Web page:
A senator from America’s conservative right wing Republican party made a comment a few months ago that India should take a good hard look at its caste system before the exports of our soft power (read: our cricketers and movie stars) take stands or make statements against racial injustice in the United States.

In a rare exception for America’s GOP, he was not wrong.

For those of us living in India’s metropolitan cities, racism in the west and the BLM movement are much more sought after topics of discussion than any of the social injustice happening right here in our very own country. Heck, my city-bred generation is in all likelihood blissfully unaware that the concept of untouchability is still very much a part and parcel of people’s everyday lives and not some ancient concept that was followed in the times of our Vedic society.

That is why a film like Jai Bhim is of paramount importance. And equally important is the fact of a superstar like Suriya throwing his weight behind it.

For starters, let us begin to educate our brethren of the simple fact that we still live in a truly backward country, where the value of human life is (in vast swaths of the country) decided simply based on which caste one was (un)fortunate enough to be born in.

Jai Bhim does that, and for this reason it immediately finds a place on the upper shelf – one which is reserved for films that need to be made and seen.

But the best part of about this film written by T.J Gnanavel is that it does not simply rest its laurels on the shoulders of its subject matter, but rather works significantly hard to tell a very cleverly plotted and engaging story.

Jai Bhim is currently the highest rated film on IMDB with a score of 9.5/10, while also becoming the first Indian film to achieve the feat, it also surpassed the ratings of The Shawshank Redemption and The Godfather. And while this feat is likely a temporary stroke of extremely good luck for the makers, Jai Bhim is indeed a truly meritorious work of art.

Speaking of Art – one would not immediately associate that word with a film like Jai Bhim – because it is a mainstream film – one which is more concerned with manipulating its audiences’ emotions rather than presenting a truly fine-tuned and nuanced cinematic experience that shows of the maker’s control over their craft. But if one were to talk of art as a social instrument and not simply as an aesthetic commodity, then Jai Bhim is unquestionably a piece of art.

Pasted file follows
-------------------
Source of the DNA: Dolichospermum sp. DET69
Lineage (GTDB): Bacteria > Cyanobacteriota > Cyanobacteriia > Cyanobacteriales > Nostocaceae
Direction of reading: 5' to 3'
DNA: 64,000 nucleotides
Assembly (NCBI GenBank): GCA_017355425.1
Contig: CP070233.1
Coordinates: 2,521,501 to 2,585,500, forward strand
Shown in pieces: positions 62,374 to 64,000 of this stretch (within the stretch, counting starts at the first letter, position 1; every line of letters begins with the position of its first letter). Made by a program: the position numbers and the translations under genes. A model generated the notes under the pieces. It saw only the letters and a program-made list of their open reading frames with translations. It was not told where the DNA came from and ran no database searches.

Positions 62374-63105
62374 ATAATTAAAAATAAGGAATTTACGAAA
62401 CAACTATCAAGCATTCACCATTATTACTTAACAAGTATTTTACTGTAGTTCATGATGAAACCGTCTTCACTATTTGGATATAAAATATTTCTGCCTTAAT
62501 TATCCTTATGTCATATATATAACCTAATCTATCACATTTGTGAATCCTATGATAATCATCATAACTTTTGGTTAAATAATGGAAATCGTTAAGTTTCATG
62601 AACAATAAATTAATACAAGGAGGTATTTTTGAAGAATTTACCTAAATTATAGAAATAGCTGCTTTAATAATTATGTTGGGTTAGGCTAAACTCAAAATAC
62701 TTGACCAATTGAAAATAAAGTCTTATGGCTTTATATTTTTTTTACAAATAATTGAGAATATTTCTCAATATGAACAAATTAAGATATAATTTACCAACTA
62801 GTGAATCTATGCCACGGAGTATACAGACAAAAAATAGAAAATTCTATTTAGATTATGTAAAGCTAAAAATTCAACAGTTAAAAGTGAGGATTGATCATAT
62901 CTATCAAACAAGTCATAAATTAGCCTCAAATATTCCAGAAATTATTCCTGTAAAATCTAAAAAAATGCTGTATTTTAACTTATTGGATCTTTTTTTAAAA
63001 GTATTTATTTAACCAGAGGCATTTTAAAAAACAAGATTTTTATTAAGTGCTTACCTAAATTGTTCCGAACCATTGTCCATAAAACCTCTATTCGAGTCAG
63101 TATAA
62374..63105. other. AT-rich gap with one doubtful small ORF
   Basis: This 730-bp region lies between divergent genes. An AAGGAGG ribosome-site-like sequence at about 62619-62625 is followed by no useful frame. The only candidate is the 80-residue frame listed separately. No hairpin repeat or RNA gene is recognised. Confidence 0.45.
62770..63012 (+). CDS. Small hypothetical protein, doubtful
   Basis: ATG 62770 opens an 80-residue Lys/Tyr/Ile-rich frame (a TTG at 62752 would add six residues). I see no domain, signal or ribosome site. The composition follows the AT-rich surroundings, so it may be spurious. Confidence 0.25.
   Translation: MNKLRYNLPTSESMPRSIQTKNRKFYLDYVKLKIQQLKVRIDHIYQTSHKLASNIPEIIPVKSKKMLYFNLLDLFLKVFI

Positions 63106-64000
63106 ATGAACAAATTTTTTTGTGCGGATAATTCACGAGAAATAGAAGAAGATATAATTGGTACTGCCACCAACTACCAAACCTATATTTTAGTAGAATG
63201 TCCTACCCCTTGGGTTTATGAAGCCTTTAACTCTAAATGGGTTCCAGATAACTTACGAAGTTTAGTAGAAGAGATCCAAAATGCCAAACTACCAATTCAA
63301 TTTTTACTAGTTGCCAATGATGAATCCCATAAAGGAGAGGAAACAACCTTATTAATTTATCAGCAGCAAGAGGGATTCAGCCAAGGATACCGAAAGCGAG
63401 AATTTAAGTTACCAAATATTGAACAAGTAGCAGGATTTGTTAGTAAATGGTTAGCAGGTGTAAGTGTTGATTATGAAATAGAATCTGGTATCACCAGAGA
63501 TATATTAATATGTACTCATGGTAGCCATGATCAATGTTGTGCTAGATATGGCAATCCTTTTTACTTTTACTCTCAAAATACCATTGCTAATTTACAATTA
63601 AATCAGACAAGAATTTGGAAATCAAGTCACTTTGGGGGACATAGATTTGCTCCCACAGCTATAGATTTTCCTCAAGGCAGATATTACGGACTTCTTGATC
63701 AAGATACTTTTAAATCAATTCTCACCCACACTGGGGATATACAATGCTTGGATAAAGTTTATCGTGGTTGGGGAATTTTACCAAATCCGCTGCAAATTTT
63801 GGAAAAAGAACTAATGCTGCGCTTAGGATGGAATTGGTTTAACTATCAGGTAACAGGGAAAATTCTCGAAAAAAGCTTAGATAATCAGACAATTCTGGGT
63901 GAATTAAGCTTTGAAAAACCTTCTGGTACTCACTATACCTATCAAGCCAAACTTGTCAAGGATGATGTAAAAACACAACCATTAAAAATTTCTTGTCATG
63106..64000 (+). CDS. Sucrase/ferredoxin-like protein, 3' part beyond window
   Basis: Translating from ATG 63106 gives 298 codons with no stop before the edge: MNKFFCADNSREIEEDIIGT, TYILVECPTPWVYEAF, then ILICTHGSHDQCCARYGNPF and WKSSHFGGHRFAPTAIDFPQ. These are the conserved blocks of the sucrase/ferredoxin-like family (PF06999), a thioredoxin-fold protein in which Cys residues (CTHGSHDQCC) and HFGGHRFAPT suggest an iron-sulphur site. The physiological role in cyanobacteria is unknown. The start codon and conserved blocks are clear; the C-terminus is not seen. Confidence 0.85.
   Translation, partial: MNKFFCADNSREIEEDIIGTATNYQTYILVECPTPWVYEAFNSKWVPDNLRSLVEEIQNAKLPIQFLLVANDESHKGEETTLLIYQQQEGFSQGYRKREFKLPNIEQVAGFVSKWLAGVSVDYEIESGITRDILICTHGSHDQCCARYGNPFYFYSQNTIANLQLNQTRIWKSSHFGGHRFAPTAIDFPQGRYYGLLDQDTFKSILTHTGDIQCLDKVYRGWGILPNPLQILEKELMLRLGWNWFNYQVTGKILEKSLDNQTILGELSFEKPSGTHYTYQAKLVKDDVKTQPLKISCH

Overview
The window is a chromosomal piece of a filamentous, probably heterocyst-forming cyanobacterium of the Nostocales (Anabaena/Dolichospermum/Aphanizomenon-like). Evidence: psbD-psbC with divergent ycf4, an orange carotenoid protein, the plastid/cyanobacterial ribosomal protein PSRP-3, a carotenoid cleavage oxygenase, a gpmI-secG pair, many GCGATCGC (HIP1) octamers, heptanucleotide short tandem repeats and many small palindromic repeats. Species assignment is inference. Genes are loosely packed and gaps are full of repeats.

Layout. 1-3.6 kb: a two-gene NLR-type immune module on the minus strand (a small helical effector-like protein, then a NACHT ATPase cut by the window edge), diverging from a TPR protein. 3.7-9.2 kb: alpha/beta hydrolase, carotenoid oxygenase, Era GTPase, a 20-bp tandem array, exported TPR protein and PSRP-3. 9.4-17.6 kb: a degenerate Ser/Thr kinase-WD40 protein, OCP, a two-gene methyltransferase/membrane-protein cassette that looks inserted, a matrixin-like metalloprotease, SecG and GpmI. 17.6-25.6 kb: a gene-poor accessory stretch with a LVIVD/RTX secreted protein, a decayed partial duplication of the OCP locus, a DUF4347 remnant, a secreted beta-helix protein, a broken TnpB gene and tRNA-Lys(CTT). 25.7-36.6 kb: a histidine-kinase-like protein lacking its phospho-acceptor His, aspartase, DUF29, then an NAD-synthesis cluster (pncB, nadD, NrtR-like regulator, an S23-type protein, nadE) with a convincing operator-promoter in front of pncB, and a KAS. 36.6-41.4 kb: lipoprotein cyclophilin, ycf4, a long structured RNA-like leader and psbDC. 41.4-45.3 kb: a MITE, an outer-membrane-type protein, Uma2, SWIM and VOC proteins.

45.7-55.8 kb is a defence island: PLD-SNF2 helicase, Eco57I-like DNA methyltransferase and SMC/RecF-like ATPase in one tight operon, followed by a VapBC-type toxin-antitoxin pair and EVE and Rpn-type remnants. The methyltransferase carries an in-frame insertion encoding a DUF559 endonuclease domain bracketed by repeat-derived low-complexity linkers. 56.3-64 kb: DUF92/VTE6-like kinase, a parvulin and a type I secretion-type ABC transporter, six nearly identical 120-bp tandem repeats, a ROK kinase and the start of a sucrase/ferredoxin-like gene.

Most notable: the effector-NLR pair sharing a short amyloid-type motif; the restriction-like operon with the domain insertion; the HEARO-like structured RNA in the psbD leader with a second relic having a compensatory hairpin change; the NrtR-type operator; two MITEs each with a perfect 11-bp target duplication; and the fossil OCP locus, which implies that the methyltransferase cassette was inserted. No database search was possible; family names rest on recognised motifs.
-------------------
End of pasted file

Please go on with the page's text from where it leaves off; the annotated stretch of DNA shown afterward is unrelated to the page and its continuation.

The film is at once a socio-political statement, a courtroom procedural, a non-linear thriller, and a love story.

It tells the story of Rajakanna, an untouchable from rural Tamil Nadu’s snake killer caste who is falsely accused of a robbery and then tortured in police custody, his pregnant wife Sangini who runs from pillar to post in her delicate condition to get justice for her husband, and the Chennai bred young firebrand lawyer Chandru who fights her case.

Nothing we are told in the film is new (or should be at least) – but what works for this film is its clever making. To begin with, the film uses non-linear story telling very smartly to turn what would have been a straight forward courtroom drama into a thriller which has the audience guessing the actual particulars of the crime committed till the very last scene.

Another major plus of this film is that it is a mainstream commercial film – and one that uses all the tropes of such a venture in the best possible ways. Music, high-drama, fast pacing – but all in sync with and always complimenting the narrative, the characters, and the intent of the film. In that way, it reminds one of the Bollywood of the 80s which dealt with topics such as corruption, inequality, and communal divides with flare and aplomb churning out films which will both entertain you for three hours and also leave you with a lot of think about. Films like Damini, Mr. India, Ghayal, and so on.

The director of this film is clearly not interested in showing off his auctorial skills. But that does not mean his craft is any less than the likes of the Aditya Vikram Senguptas or the Anurag Kashyaps of this world. The performances he extracts from his cast are exactly what they need to be – evocative. Yes, the pitch is a high one, but that was the need of the hour in a film like this. As always, the leading man has to be singularly mentioned. Fortunately, this time it is well deserved. There are two poles to acting. One is to be restrained. And the other is to be powerful. Only a handful of actors at the very top of their craft manage to marry these two poles. Suriya is one of them. In a film that is telling a very important story in the garb of mainstream cinema, Suriya’s presence and performance provides the much needed balance which gives the film its final tone and vibe.

Yes, the film does paint things with broad strokes, but in a country like India to get across to the masses you need to do that. And for a film like Jai Bhim, it is of utmost importance to get through to the masses. This is why I would go as far as to say that Jai Bhim is a much more important film than say the superbly made and celebrated Court (2013). I mention Court because it dealt with similar things – caste injustice playing out in India’s legal system – and told its story in a very different way. But a film like court will never say anything to 90 out of a 100 Indians. A film like Jai Bhim will.

Even though this is a film review, I will not talk about the cinematic elements that undoubtedly contribute to making this a powerful experience. Elements like the score, the cinematography, the editing, the sound etc. That is because Jai Bhim is not about those things. Jai Bhim is about the millions and millions of forgotten people who still live in the gutters of our country underneath our very noses who stories are screaming to be heard. Hear them. Start with this film. Till then, Jai Bhim.